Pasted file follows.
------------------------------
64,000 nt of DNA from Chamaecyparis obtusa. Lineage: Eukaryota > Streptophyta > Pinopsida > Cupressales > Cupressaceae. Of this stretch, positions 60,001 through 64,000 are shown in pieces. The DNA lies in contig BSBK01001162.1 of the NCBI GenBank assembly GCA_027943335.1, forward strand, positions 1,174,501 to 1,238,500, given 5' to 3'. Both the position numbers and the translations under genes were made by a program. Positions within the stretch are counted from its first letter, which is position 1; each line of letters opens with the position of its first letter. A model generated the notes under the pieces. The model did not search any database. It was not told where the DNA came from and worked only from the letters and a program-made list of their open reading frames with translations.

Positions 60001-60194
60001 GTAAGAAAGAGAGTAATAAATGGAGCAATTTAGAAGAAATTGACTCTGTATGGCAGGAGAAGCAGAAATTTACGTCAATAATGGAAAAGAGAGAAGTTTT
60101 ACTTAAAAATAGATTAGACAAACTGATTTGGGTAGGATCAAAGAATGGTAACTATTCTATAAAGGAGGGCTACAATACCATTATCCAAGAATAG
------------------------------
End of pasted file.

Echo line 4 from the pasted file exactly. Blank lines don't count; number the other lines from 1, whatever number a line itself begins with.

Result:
60101 ACTTAAAAATAGATTAGACAAACTGATTTGGGTAGGATCAAAGAATGGTAACTATTCTATAAAGGAGGGCTACAATACCATTATCCAAGAATAG